I’m aching this morning as I have joined a Taekwondo school run by a 7th dan, Master Bae. The school is affiliated to the American Martial Arts Association and it is exactly 190 paces from my school. The school, along with most other Korean enterprises seems to be permanently open but my classes run specifically from 8-9pm. The school is large and there are two halls, an office, mats on the floor and various other luxuries not found in Britain. When I began filling out the forms the office was full of grinning Korean boys (and  few girls) who found my height and my size 15 trainers amusing. It seems that only youngsters do martial arts here and I am told that adults prefer bowling or golf. I think I am getting private lessons from the instructors. I was measured up for a suit and it should arrive on the 7th. From my extensive training in martial arts in the west, one is taught to constantly bow to instructors and to the training hall but this seems quite the opposite here in Korea. No one bows on entering or leaving the dojang and during the training there is a lot of chit-chat and laughing between the instructor and students and even the ‘Captain,’ as they refer to Mr Bae, gets little deferential treatment. When I took taekwon-do gradings in the UK, under Master Rhee, who was an 8th dan, he was treated like a god and no student was allowed to approach him uninvited. It is a surprise here, to see lazy students who stop exercising if they get tired or can’t keep up but I have since been told that this lax approach is necessary to keep youngsters in the class as martial arts schools are on every street corner. However, even in my school, Hae-song school, I have witnessed some almost brutal discipline. In one session a boy who was messing around was put in a headlock until he passed out. He was just left on the side of the mat to recuperate. One of the instructors often walks around the class with a small sort of hammer which he bashes on the soles of the feet of the youngsters to encourage them to stretch properly.  Despite my criticisms most of the children with belts above green seem proficient. Martial arts are very popular here and it is quite common to see youngsters, usually boys, practicing techniques in the street. Yesterday I saw several boys walking through the town in kumdo (the Korean equivalent of Kendo) uniforms. Both carried wooden bamboo swords at their sides. Even the owner of a local restaurant I have been going to has a second degree black-belt. At the end of my last training session, we were all given a letter which I have since had translated; it referred to the equality of women in the training hall.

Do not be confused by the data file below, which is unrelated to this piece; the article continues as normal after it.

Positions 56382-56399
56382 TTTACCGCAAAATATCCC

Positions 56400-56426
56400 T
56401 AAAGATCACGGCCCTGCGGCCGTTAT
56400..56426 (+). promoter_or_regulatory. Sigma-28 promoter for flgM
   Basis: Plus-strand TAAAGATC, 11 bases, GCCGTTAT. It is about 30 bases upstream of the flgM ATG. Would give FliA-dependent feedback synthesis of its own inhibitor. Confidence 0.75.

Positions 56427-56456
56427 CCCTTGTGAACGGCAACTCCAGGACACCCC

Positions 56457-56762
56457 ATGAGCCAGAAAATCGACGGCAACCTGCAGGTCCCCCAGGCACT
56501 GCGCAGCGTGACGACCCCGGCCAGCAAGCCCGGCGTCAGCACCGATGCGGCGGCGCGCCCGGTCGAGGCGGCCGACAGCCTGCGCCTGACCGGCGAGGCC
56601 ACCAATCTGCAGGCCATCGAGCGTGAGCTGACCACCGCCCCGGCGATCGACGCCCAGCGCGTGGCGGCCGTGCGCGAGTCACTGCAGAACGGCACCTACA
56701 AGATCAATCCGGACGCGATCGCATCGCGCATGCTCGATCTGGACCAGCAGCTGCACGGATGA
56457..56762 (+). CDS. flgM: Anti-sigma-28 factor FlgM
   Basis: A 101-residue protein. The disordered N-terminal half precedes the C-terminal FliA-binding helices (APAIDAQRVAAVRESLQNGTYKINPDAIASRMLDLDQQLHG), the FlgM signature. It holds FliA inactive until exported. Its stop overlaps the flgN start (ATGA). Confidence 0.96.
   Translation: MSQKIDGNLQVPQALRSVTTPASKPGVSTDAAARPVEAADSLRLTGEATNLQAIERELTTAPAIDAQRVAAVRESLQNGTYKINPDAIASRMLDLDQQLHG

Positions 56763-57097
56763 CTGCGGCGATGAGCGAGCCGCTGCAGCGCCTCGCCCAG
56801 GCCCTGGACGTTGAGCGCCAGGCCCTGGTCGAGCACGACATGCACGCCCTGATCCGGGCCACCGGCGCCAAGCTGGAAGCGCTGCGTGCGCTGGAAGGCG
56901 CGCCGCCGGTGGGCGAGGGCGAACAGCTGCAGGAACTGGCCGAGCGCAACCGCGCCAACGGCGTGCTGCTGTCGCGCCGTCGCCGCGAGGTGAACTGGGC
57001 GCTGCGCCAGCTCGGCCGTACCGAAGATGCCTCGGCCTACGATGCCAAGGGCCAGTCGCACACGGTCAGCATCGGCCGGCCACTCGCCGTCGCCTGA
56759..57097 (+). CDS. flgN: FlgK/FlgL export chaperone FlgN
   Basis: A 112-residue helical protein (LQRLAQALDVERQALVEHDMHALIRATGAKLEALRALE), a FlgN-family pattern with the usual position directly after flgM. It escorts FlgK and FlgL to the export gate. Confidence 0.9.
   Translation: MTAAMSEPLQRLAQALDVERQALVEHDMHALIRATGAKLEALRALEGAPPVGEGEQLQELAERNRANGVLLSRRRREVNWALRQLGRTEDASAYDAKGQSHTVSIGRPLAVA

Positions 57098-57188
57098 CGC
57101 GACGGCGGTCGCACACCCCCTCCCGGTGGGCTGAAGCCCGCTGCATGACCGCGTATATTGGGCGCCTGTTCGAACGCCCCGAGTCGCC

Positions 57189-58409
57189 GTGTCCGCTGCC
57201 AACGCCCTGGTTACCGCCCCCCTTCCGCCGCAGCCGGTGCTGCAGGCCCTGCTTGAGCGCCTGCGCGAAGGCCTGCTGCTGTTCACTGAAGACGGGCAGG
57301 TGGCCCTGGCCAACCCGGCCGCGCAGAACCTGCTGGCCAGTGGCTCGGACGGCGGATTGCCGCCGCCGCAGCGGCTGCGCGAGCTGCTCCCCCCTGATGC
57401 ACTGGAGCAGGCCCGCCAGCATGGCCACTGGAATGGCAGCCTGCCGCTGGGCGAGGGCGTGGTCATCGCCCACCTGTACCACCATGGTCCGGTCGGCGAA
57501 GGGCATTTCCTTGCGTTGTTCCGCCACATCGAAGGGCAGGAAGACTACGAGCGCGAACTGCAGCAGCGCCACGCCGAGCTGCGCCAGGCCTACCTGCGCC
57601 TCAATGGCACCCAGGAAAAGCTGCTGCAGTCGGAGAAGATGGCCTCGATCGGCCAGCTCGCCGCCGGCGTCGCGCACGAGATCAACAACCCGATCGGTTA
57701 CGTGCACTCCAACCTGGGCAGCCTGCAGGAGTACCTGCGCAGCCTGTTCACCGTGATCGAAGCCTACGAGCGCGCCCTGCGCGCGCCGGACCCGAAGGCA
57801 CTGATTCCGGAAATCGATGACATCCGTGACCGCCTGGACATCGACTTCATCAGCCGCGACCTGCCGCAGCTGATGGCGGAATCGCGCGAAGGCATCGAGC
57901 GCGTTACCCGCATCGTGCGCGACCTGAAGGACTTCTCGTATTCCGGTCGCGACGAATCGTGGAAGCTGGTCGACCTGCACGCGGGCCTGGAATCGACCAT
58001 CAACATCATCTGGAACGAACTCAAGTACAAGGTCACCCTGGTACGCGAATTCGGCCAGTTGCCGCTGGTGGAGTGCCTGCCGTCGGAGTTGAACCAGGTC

2001: Two kumdo boys in summer dress. One carries a bamboo ‘shinai’ (don’t know the Korean term for this)

My flat is only a five-minute walk from the Shane School of English where I am teaching and Nana, my flatmate is very friendly. The flat is well equipped, spacious enough and clean. During the week I moved my bed out of the room and bought Korean bedding as I intend to have a total Korean experience. Nana and I went out for a meal last week. It consisted of barbecued sliced pork which is eaten with a variety of leaves and condiments. Some of the food is quite strange and has textures and tastes which I haven’t experienced before. We got slightly drink on a drink known as soju (소주). After eating we wandered around the town for an hour or so.

The teaching is okay but some of the kids are unruly. Most of the ones I teach are aged 6-13 and one luxury is that you can hit them and physically manhandle them. I have one particularly horrid class, Kindy B and one boy, Peter, was messing around a lot. He did the same last week and when I tried to keep him behind he ran away. Because I can’t speak Korean they take advantage. He did the same this week and when I went to get him he ran around the classroom laughing. Anyway, I pushed all the desks out of the way that were between us and grabbed him by the neck. Then I frog marched him to my desk and kept him stood there until he had stopped crying. Some of the Korean teachers make the boys stand and do ‘pokey drill’  (a British army term for punishment or training where you hold you weapon in painful positions until your arms ache), when they are naughty.

I’ve stopped cooking at home as it is doesn’t cost much more to eat out. On working days I have a big rush to get from my last lesson, which finished as 6.40 and then get home, grab a quick bite to eat and go to the TKD school for eight. I trained every evening this week and yesterday had my first full session in the class. I’ve had individual lessons from both the master and one of the other instructors who can speak some English.

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©努江虎 – 노강호 2012  Creative Commons Licence.